7. 36% of online shoppers use filters/effects/lenses on Instagram, TikTok, and Snapchat each month

Beauty and fashion industry brands helped lead the way with AR technology during the pandemic, allowing customers to try on products via a virtual experience and boosting ecommerce sales.

Now an integral part of social commerce, AR is expanding to cater for more hybrid shopping experiences. And many big brands are taking note.

Just look at Walmart, which is rolling out two new app-based AR tools to enhance the experiences of both online and in-store shoppers. These new apps will allow customers to view Walmart furniture in their home, and also see personalized product information based on their preferences.

The retail giant is also making its first foray into the world of metaverse shopping, with two new branded experiences in Roblox targeting younger consumers.

It’s crucial for brands to keep experimenting with social media marketing and find ways to engage today’s customers. Use retail trends to your advantage. The more personalized, interactive, and frictionless you can make virtual shopping experiences, the more effective they’ll be.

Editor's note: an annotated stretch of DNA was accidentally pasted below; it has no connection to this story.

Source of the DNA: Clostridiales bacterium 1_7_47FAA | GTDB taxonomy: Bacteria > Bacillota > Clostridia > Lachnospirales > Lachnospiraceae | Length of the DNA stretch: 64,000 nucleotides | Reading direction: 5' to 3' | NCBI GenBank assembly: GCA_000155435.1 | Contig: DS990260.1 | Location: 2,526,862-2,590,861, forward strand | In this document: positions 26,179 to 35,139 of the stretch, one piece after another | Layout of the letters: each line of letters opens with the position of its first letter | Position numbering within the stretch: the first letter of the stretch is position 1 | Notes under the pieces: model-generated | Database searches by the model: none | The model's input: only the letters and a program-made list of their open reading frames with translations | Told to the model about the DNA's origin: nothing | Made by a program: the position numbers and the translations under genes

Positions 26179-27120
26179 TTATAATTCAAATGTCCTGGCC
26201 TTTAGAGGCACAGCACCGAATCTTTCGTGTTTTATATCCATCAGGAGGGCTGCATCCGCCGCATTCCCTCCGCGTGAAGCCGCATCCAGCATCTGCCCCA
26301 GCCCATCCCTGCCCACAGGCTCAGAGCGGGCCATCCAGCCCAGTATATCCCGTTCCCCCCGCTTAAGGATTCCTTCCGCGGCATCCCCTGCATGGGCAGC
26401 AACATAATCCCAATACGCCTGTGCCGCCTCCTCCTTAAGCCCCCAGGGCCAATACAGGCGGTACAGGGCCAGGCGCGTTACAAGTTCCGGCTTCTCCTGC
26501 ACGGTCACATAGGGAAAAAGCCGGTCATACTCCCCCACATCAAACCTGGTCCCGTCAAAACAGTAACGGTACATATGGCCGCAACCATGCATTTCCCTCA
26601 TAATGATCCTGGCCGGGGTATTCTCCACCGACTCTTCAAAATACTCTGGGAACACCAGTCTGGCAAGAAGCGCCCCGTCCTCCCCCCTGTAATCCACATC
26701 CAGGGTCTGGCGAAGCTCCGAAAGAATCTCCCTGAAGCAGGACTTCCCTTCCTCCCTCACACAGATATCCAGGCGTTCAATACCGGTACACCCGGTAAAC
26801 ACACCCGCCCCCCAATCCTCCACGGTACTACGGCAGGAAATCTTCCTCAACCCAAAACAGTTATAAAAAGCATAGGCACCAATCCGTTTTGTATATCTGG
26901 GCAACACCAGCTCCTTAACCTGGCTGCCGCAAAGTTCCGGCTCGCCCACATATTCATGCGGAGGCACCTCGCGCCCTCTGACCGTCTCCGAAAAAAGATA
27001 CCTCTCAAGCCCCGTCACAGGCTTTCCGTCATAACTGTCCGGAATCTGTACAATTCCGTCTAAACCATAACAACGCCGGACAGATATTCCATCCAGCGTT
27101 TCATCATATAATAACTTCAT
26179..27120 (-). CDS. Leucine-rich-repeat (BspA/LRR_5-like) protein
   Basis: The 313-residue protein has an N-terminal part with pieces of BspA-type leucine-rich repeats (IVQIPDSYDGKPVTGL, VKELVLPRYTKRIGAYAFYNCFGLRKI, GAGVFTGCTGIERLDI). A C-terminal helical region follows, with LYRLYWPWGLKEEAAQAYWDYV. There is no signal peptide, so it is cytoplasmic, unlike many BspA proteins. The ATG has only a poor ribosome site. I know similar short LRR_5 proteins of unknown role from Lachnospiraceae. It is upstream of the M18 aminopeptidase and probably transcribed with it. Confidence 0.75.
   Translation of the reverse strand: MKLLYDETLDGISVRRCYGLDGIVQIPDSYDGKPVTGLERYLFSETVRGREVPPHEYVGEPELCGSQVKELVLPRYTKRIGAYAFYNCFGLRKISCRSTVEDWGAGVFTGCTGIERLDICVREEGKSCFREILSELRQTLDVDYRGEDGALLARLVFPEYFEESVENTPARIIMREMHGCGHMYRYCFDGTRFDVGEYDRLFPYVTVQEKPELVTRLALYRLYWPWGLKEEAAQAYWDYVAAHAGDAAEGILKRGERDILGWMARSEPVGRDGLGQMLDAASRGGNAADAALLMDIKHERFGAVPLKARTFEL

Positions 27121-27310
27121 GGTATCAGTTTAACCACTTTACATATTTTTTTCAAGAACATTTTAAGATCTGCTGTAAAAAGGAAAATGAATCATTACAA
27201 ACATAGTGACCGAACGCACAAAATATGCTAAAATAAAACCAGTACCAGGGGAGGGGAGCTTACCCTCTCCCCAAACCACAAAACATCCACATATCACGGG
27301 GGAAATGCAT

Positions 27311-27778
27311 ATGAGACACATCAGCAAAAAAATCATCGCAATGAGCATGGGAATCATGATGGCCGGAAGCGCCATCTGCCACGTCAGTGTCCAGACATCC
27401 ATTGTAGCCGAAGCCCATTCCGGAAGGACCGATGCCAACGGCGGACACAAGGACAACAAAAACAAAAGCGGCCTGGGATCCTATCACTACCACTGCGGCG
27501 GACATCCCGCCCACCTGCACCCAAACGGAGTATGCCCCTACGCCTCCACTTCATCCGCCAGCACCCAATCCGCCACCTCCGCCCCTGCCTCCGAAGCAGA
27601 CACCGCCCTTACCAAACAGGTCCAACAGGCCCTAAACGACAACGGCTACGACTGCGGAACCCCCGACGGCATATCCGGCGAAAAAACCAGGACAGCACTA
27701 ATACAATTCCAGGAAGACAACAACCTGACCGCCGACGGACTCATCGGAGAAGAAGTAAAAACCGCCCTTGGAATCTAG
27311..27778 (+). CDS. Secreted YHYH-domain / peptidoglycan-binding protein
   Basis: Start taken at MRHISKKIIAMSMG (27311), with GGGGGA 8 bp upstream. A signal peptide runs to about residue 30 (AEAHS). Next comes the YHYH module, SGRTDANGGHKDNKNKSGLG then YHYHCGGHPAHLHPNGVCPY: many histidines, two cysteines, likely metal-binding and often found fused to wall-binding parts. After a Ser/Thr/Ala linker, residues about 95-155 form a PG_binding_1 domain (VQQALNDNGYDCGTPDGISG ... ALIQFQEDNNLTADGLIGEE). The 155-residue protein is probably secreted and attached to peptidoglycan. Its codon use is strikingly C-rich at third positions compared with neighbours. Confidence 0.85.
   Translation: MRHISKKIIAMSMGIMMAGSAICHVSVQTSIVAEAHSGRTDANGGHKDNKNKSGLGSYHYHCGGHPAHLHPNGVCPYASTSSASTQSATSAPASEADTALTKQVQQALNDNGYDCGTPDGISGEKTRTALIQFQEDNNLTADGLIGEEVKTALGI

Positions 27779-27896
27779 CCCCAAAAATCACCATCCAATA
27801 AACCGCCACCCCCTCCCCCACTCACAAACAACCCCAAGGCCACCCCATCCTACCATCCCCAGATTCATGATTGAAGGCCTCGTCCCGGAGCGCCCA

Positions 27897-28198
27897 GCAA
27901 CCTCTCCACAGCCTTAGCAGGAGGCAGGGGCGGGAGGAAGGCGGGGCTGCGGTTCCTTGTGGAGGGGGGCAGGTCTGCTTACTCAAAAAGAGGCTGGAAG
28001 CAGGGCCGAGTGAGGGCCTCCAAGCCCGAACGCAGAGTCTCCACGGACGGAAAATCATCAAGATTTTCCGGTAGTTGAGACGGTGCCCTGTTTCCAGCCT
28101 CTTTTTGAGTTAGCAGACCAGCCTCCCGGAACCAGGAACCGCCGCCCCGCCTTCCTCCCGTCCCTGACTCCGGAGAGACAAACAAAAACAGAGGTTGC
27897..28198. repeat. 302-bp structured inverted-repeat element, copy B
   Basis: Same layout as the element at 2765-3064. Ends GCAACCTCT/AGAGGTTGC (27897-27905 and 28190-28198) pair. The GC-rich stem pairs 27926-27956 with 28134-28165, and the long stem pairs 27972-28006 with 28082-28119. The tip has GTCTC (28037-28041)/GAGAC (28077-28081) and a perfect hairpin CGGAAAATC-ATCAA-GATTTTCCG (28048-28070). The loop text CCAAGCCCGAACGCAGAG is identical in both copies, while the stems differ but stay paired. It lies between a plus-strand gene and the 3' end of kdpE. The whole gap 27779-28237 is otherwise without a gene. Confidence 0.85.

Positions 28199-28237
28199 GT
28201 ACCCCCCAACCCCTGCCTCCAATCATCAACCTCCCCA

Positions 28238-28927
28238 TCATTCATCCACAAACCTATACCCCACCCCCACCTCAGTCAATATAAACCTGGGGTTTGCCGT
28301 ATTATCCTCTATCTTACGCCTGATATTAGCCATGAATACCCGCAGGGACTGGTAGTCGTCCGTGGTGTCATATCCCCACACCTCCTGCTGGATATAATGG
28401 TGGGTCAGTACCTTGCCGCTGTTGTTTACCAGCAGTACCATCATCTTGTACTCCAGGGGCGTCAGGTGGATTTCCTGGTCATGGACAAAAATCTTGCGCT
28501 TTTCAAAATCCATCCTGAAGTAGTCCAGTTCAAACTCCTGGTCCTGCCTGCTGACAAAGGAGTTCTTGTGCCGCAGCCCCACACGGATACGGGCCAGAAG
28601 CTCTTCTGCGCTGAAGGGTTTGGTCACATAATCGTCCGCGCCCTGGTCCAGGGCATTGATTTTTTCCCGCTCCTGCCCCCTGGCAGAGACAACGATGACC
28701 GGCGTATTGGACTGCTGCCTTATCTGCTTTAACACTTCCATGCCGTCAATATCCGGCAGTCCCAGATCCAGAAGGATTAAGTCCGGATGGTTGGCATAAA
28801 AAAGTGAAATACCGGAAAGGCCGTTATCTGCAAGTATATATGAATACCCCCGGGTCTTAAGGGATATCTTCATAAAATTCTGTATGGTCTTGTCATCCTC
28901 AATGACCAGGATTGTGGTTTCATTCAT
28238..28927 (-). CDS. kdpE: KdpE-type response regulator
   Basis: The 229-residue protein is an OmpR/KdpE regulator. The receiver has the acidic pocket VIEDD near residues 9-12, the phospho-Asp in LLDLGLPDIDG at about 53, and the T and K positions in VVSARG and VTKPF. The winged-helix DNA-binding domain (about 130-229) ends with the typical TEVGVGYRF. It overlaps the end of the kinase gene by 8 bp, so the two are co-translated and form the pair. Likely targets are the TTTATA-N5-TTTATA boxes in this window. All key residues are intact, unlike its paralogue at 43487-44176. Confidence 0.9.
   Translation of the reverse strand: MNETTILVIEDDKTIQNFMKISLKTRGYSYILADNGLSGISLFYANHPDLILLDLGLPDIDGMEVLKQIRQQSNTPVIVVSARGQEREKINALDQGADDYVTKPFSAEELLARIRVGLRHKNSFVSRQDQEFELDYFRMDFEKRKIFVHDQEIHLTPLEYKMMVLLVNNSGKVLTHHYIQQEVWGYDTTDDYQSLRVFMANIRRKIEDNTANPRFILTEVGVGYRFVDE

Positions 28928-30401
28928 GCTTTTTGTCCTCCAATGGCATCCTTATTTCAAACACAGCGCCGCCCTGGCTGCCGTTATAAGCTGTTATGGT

8. 4 in 10 Gen Z impulse buy online at least once every 2-3 weeks

Speaking of younger shoppers – did you know they’re more likely to impulse buy? 

It’s likely because they’re using social media much more for product research. If you’re worried about the effect this could have on returns logistics, rest assured – 65% of impulse buyers say they’re satisfied with these purchases every time or most of the time.

That doesn’t, however, rule out future logistics challenges. Going forward, every online retailer should focus on improving this figure by giving product information plenty of TLC. Making descriptions more reliable and personalized will go a long way with younger consumers and help balance out declining trust in online reviews.

Impulse spending is a big opportunity for ecommerce, and retailers that can best target the needs and desires of these customers will reap the rewards.